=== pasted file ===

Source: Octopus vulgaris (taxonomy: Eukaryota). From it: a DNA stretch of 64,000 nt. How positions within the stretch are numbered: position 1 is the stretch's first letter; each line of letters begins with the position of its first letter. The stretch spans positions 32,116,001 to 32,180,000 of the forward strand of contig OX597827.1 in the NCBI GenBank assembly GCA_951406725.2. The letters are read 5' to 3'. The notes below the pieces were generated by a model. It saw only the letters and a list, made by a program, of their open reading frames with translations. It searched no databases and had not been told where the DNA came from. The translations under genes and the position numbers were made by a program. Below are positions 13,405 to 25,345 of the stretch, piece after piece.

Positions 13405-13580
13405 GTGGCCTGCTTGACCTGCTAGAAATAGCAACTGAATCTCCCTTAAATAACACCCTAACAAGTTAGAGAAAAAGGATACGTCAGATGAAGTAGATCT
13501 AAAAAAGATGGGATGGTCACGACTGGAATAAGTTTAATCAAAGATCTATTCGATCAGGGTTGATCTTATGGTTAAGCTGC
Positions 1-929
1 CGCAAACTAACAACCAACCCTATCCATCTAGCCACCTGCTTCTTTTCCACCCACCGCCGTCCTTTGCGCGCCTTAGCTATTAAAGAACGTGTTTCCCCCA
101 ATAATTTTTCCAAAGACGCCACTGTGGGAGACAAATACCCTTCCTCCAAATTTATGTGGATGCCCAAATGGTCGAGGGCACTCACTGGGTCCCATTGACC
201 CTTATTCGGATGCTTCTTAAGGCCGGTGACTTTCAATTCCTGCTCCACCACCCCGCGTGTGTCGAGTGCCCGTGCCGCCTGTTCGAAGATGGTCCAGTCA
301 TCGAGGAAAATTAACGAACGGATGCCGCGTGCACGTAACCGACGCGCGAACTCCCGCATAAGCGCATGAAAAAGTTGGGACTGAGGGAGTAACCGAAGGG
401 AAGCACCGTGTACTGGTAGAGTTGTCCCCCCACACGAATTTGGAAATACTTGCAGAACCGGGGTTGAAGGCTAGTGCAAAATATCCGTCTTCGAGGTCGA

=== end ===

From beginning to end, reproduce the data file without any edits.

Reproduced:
Source: Octopus vulgaris (taxonomy: Eukaryota). From it: a DNA stretch of 64,000 nt. How positions within the stretch are numbered: position 1 is the stretch's first letter; each line of letters begins with the position of its first letter. The stretch spans positions 32,116,001 to 32,180,000 of the forward strand of contig OX597827.1 in the NCBI GenBank assembly GCA_951406725.2. The letters are read 5' to 3'. The notes below the pieces were generated by a model. It saw only the letters and a list, made by a program, of their open reading frames with translations. It searched no databases and had not been told where the DNA came from. The translations under genes and the position numbers were made by a program. Below are positions 13,405 to 25,345 of the stretch, piece after piece.

Positions 13405-13580
13405 GTGGCCTGCTTGACCTGCTAGAAATAGCAACTGAATCTCCCTTAAATAACACCCTAACAAGTTAGAGAAAAAGGATACGTCAGATGAAGTAGATCT
13501 AAAAAAGATGGGATGGTCACGACTGGAATAAGTTTAATCAAAGATCTATTCGATCAGGGTTGATCTTATGGTTAAGCTGC
Positions 1-929
1 CGCAAACTAACAACCAACCCTATCCATCTAGCCACCTGCTTCTTTTCCACCCACCGCCGTCCTTTGCGCGCCTTAGCTATTAAAGAACGTGTTTCCCCCA
101 ATAATTTTTCCAAAGACGCCACTGTGGGAGACAAATACCCTTCCTCCAAATTTATGTGGATGCCCAAATGGTCGAGGGCACTCACTGGGTCCCATTGACC
201 CTTATTCGGATGCTTCTTAAGGCCGGTGACTTTCAATTCCTGCTCCACCACCCCGCGTGTGTCGAGTGCCCGTGCCGCCTGTTCGAAGATGGTCCAGTCA
301 TCGAGGAAAATTAACGAACGGATGCCGCGTGCACGTAACCGACGCGCGAACTCCCGCATAAGCGCATGAAAAAGTTGGGACTGAGGGAGTAACCGAAGGG
401 AAGCACCGTGTACTGGTAGAGTTGTCCCCCCACACGAATTTGGAAATACTTGCAGAACCGGGGTTGAAGGCTAGTGCAAAATATCCGTCTTCGAGGTCGA